Five Tips to Negotiate Your Next Raise

Even the most seasoned professionals may struggle to negotiate a promotion, despite the fact that they deserve it! Asking for a raise can be intimidating and feel like an uncomfortable conversation to have, causing too many people to avoid the conversation completely or put it off for too long. A PayScale survey from 2016 demonstrated that only 43% of professionals had ever asked for a raise – that number is too low. The participants gave reasons for not asking such as feeling uncomfortable negotiating their salary or that they didn’t want to seem pushy. These are obstacles even seasoned professionals need to overcome!

If you have avoided this conversation for too long, read each of these tips and complete them in the order they are presented to being to assist you with this conversation. These steps will get you started. Even if you feel like you excel in promoting yourself already, read further. These tips will enable you to improve your process. 

First, realize that now is actually a great time to ask for a raise because the labor market is strong. We are experiencing the lowest unemployment rates in 18 years – strike while the market is strong.

Tip #1: Research the going rate. Use websites like Glassdoor or Indeed to determine an average for the salary range for your job. These sites will help you determine a fair rate based on your location and your years of experience. Realize that while you can narrow down your research to your location, which is important!, you will get a range from these websites. Sometimes it will be a large range. We suggest you also conduct informational interviews with others in your industry to narrow down that range (ask them for a salary range they feel is reasonable if you don’t know them well enough to ask for their specific salary). Also check job boards for positions that list the salary (some will, some won’t) to get a sense of the going rate. Having a number in mind will enable you to feel more confident asking for a raise.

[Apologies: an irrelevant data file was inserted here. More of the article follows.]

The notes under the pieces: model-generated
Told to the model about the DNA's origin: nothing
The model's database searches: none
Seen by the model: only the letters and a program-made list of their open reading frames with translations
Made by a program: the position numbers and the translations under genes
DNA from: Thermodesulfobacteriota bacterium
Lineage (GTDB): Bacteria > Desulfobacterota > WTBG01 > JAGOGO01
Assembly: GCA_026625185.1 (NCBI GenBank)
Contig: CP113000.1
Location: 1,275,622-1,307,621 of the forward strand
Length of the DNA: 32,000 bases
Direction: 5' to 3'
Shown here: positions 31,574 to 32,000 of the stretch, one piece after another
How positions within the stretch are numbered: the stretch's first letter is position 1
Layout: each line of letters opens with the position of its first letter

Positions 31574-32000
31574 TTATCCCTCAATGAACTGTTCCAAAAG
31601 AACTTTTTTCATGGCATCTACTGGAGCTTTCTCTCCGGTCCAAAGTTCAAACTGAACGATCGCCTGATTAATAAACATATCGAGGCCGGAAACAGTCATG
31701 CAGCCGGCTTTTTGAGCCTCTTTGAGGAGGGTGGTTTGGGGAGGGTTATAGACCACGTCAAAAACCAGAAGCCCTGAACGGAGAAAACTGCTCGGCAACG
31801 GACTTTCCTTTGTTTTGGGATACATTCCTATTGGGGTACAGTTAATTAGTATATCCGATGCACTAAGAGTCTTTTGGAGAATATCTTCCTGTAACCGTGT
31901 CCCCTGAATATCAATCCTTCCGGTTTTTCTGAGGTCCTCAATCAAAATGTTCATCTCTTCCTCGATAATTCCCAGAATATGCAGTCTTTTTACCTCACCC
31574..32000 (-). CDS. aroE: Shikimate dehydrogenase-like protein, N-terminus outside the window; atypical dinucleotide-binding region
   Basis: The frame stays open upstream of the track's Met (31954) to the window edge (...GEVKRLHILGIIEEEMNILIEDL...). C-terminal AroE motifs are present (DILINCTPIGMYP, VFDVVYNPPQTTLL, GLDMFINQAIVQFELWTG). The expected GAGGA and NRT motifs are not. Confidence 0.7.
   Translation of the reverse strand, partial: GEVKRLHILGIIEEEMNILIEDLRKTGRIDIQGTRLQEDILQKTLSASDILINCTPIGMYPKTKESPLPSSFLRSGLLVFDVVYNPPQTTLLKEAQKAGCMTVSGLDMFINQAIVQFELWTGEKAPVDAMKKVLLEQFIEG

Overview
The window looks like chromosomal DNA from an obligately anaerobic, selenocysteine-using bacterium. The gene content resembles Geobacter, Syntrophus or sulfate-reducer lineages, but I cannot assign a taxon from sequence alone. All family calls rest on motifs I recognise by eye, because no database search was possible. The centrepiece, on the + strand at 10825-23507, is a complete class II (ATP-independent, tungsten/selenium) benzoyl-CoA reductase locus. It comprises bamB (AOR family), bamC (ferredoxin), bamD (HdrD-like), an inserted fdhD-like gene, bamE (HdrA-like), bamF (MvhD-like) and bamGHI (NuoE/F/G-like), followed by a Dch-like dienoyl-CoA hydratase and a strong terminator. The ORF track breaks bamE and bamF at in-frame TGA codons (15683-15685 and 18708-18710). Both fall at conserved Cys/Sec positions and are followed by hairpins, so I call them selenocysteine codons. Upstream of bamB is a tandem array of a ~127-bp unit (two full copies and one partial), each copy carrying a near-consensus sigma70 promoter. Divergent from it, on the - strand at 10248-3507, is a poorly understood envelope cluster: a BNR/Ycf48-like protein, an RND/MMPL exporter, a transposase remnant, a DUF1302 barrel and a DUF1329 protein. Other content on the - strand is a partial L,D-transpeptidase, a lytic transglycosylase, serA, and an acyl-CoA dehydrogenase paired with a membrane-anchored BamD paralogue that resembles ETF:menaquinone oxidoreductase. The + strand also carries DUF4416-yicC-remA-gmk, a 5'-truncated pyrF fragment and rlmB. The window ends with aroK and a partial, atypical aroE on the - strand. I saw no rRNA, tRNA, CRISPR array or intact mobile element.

If you conduct your research and realize you are unhappy with more than just your salary, take our quick Ideal Career Quiz and find out if you are on the right career track.

Tip #2: Create an accomplishments document. The best way to show your supervisor your worth is to present them with some of your most impressive accomplishments over the past 6-12 months. To do this easily, we recommend that you create an easily accessible Accomplishments Document on your desktop. Keep it up-to-date, monthly, with things such as completed projects, kudos or testimonials from clients or co-workers (save the emails), specific and marketable results you’ve achieved, testimonials or skills attained. This makes it easier to pick out the most impressive ones to show your boss when it comes time to ask for the raise in a formal meeting.

For additional advice to help you develop a Strategic Career Plan to present to your supervisor, enhancing your case for a promotion, download our free presentation, “3 Keys to Unlock Your Strategic Career Plan” here.

Tip #3: Practice your pitch. To present your best case, practice what you want to say – step by step – in front of the mirror so you see your body language and non-verbal communication. Create an outline of what you want to cover in your meeting asking for the raise. We also recommending rehearsing out loud with a friend or family member, the first few lines of what you want to say so that you will come across as calm, confident and collected. Avoid using words and expressions such as “just” and “only” since that can minimize your worth and experience.

Tip #4: Dress for the job you want. While dress codes vary by industry, take note of how superiors in your organization dress. While you shouldn’t feel like you have to wear a certain brand or item to fit in, dress professionally during the meeting but, also starting right now. Invest in a tailored suit or a pair of well-fitting polished pants. Dressing for the job you want will increase your confidence but also, enhance your brand at work making you come across as the professional who deserves the raise. Show by what you wear that you want to be there and that what you wear reflects the salary you are asking for. People will notice…

Tip #5: Close the loop. No matter what the response is to your request for a raise, find out the next steps you both need to take before leaving the room. Do you need to schedule a follow-up meeting? Do you need to see the HR department? Make sure the next steps are clear, don’t leave anything to chance. Be assertive! Finally, of course, thank your boss for their time and consideration. If you don’t get the raise you want and feel you deserve and you decide it’s time to move on, our $5 “5 Keys To Find Your Ideal Career” Ebook will enable you to determine the right next steps.